Magazine article Sunset

Ready, Set, Lego!

Magazine article Sunset

Ready, Set, Lego!

Article excerpt

I was confused. We were standing ankle-deep in Tess's favorite ride, which wasn't really a ride at all.

"I found a foot," she shouted. "For real. A real dinosaur foot!" We were excavating in a pit that concealed three concrete dinosaur skeletons. For the next half-hour we shoveled and brushed, following the leg up to the head and over to the tail. If travel is about making memories, Tess and I had just uncovered one together. She was so happy and astonished. So was I. The design of this park understood something elemental about kids and fun. No pandering. No condescension. Whatever it is, a ride or a hotel room or even a footbridge, you have to make room for imagination.

Tess continued to scoop and brush. Me too. It was something we could do together, a rarity in this world. As my hand felt around for the dinosaur's skull, something flashed. A memory. I am pretending to dig for dinosaurs on a beach near my home when I was Tess's age. I'm holding a big plastic bucket, the same kind in which we keep our Legos. My brothers and I would fight over that bucket, each of us trying to lay claim to the best pieces buried in the jumble. All those blocks of brilliant color--colors I haven't seen in 20 years. Now here I was doing these same things with my daughter. Digging sand. Playing Legos. It's as if we want to rebuild our childhood for our kids and hand it to them: "Here. Do it like this."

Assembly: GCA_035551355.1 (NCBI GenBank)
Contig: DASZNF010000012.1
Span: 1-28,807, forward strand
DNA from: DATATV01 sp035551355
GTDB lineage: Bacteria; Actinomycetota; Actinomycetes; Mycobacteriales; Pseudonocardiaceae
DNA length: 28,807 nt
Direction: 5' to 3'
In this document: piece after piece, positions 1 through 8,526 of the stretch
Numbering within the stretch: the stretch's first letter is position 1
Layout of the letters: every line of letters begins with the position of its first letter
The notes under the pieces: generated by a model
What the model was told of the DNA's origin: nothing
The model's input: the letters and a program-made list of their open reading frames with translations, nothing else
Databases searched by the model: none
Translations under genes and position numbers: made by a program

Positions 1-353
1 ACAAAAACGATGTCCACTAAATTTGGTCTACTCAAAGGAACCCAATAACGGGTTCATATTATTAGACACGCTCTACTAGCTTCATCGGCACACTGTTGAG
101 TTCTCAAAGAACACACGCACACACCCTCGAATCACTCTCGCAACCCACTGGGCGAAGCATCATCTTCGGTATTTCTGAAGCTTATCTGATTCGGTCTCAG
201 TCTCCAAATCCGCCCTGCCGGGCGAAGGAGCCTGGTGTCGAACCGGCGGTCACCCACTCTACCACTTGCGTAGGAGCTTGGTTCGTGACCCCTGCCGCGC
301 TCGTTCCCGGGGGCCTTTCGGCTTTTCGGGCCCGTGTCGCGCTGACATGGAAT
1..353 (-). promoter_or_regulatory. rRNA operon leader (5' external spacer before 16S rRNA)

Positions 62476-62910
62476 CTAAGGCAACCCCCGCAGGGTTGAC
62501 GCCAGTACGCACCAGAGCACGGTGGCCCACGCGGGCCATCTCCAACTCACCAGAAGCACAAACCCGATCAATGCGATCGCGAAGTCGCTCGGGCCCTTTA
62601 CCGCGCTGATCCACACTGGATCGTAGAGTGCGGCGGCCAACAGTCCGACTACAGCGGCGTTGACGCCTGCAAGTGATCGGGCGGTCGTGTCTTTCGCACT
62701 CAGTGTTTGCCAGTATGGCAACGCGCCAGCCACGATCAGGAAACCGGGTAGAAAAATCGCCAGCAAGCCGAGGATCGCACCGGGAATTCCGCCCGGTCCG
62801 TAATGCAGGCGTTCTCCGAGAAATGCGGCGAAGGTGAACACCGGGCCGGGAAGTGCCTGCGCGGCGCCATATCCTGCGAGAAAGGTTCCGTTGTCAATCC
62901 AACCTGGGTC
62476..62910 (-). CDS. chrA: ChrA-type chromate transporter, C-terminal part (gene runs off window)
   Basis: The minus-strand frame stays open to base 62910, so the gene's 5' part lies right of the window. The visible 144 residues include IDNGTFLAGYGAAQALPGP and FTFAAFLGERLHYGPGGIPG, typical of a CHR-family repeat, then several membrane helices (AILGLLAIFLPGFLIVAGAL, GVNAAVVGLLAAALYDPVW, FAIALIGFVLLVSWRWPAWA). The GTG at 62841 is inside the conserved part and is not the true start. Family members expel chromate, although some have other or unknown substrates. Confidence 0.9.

We strolled a path, munching fried apple slices dipped in whipped cream, until we reached the center of the pinwheel. There stood models of American cities. The New York skyline. New Orleans. The Las Vegas Strip. All were built to scale, and all to the level of detail that even the rooftops, which nobody can see, sport replicas of the air-conditioning units found on the actual buildings. The park let Tess and me hop the fence and wander among the cityscapes. She put my hand on tiny buses and trees, swiped them over a "lion"--which was, in fact, a sphinx. To touch these models felt like I was holding a pixel-ated world. Some 27,000 sculptures adorn the park, using more than 60 million Legos. Each one is assembled and maintained by hand. Nothing has been custom-made for the park; they only use what is commercially available. Theoretically, anybody can build whatever they see in Legoland.

TESS AND I made our way back to dig for more dinosaur bones. But a few scoops in, she said the one phrase that alarms me as a blind parent, no matter where we are. …

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